Friday, 17 August 2012

Frugal Friday (17th August)

I have the shopping list for our visit to the supermarket finalised now, and looking through it, we don't have an enormous amount of things to buy.  Most of what we need is things we need to get each week - fresh fruit and vegetables, toiletries, things for the animals, the odd treat!  Not an expensive shop at all!  Which is just as well, as we have a few extra expenses coming up over the next months.

Recently I've been able to make some savings when planning our menus and the consequent shopping lists by substituting the supermarket's "value" range products for the more expensive versions wherever possible.  This has led to some considerable savings, which has been good, because although we have a fixed weekly budget for our food, we don't always reach that limit, and the money not spent can go towards other things.  So far Papa Bear has paid for a wonderful treat for us all which we will be enjoying this Christmas!  I can't wait to share about it - but I won't until closer to the time!  I am very much looking forward to this though, and extremely grateful to my wonderful husband, who has been able to work out a budget that allows us to stretch our pennies far enough to be able to have a little over for nice treats at the end of the year!

By using the "value" products I've been able to save a lot on simple basic ingredients for our meals.  For example, the "value" pasta, rice, flour and potatoes really are well worth the savings (in general they are about 1/4 of the price of the stores regular own-brand item).  But there are products we've bought that really are not worth spending the money on, and so for today's Frugal Friday, I thought I would share with you what our best and worst "value" buys have been!

Best Buys ...
Potatoes (fine but sold in a much larger pack than the more expensive versions, so per purchase you won't be spending any less, though the unit value of the items is smaller).
Pears (no noticeable difference when compared to pricier alternatives)
Bananas (no noticeable difference)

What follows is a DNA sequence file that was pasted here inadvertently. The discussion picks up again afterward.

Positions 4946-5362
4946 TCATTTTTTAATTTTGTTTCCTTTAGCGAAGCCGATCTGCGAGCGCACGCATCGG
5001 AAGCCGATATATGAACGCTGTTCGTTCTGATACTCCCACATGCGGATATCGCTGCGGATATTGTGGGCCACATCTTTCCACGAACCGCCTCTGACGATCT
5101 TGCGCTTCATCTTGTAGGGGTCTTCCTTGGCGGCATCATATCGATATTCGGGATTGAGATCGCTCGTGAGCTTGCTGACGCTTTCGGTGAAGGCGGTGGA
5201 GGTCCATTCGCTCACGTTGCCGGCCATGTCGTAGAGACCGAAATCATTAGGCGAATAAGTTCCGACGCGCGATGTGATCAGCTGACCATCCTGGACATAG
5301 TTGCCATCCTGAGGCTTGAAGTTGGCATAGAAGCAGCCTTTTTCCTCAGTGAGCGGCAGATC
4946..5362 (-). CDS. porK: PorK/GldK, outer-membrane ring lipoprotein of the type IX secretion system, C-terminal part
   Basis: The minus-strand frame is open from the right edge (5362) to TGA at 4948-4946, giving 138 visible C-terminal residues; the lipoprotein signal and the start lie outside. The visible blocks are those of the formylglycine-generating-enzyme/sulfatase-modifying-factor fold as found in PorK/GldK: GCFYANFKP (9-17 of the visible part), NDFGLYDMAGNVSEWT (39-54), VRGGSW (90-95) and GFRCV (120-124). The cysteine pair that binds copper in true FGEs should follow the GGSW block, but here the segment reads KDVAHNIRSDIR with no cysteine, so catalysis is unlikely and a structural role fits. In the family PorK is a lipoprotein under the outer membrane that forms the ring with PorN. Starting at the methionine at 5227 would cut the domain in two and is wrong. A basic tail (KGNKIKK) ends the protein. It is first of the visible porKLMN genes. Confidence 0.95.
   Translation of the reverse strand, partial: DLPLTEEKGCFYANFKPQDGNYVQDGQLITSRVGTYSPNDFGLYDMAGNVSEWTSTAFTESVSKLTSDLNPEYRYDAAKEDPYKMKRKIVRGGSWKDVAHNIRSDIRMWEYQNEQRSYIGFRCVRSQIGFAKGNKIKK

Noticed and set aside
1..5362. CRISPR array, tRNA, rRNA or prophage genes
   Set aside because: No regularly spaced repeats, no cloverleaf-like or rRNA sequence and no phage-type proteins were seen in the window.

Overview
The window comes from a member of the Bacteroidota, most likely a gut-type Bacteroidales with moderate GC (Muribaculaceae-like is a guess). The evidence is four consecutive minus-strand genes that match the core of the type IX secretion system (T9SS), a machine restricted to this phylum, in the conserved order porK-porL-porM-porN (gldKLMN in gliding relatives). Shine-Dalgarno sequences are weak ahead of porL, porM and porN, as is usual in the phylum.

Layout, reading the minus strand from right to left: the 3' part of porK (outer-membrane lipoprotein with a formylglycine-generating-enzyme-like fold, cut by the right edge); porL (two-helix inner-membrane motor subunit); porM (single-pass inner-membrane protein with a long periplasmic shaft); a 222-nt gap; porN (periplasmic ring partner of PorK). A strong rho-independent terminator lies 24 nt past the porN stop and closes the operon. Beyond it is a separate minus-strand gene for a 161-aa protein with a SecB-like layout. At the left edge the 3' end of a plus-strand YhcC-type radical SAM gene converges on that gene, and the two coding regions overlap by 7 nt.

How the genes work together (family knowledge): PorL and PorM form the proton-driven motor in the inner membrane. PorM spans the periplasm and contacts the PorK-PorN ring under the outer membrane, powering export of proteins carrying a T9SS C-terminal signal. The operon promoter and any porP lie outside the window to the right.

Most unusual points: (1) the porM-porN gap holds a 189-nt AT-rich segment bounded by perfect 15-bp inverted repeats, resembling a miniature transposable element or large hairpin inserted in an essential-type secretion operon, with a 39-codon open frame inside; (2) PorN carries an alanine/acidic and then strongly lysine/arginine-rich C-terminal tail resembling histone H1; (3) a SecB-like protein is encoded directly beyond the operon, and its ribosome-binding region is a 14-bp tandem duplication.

Mixed salad (very good)
Strawberries (fine for smoothies/sauces, though not so great for eating as they are)
Lemons (no noticeable difference)
Tomatoes (no noticeable difference, especially if stored on a windowsill
Avocadoes (usually unripe, but will ripen quickly at home)
Flour (no difference at all)
Pasta (fine but no wholegrain version available)
Rice (fine but as above, no wholegrain version)
Dried fruit (I wouldn't buy this to eat as a snack but in baking it is absolutely fine.  Try soaking it to plump it out beforehand)
Oats (no difference at all)
Margarine and butter (both great for baking, but not spreading)
Cheese (all kinds.  We only eat cheese when it has been used in a recipe.  I wouldn't ever waste money on more expensive cheeses as the "value" ones are so good).
Toilet tissue (basic, but why on earth spend more?).
Kitchen paper (as above.  It's thinner than the more expensive kind, but does the job just as well).
Hand soap (doesn't smell so wonderful as the pricier versions but does the job).
Washing powder (not very scented, but does the job and actually rinses out better than the pricer versions).
Fabric conditioner (actually smells nicer than the pricier versions, though the scent doesn't last quite as long.  Rinses well).
Canned mushrooms (no noticeable difference).
Frozen vegetables (all versions look and taste fine).
Canned tomatoes (they are a bit thinner than the pricier versions, but for most all recipes they are perfectly adequate).
White vinegar (in English supermarkets I have never seen a version that wasn't "value", so I can't compare it, but for the purposes we use it - mostly cleaning - it is absolutely fine).
Chocolate (for baking - better than using the "chocolate flavoured covering" and tastes fine).

Don't Waste Your Money ...
Apples (very unpredictable.  Some are fine, but even within the same half dozen you will get maybe one nice one, four OK ones and one that is really inedible.  I'd rather go without if I can't afford decent ones).
Stone fruit, such as peaches, plums and apricots (so hard, and never seem to ripen no matter how long you keep them).
Fruit squash (it is 1/4 of the price of the own brand version, but 1/4 of the size, and much weaker.  The amount needed cancels out any potential saving).
Tea bags (again, 1/4 of the price, but you need to use two to get a decent cup of tea, so they are used twice as fast as the ones that are more expensive, and they don't taste as good either).
Mince (don't.  Just don't.  We'd sooner be vegetarians than eat this again.  Greasy, gristly, tasteless and I don't like to think what the poor cow suffered before it was made into this grey, gloopy mush.  EWWWW).
Bubble bath (it's so thin you need to use half a bottle to get a reasonable amount of bubbles, and it smells like cheap washing up liquid - which is another product not worth wasting money on).
Shampoo and conditioner (they feels as if they of reasonable quality, but they don't contain the same nourishing products that our family's varying hair types require.  Using them over time this becomes very apparent.  Not worth the small saving).
Toothpaste (1/4 of the price of the own brand, but 1/4 of the size!  No saving when this is taken into account - and it tastes kind of "chalky".  Only worth buying if you are travelling and need to pack a small tube for an overnight stop).
Canned baked beans (tomato sauce is extremely watery and sweet).
Foil (useless - too thin to use to wrap anything, and the roll is tiny).

I am sure there are more, so this is definitely a topic to revisit!

And now I am off to add a couple of last minute things to that list ...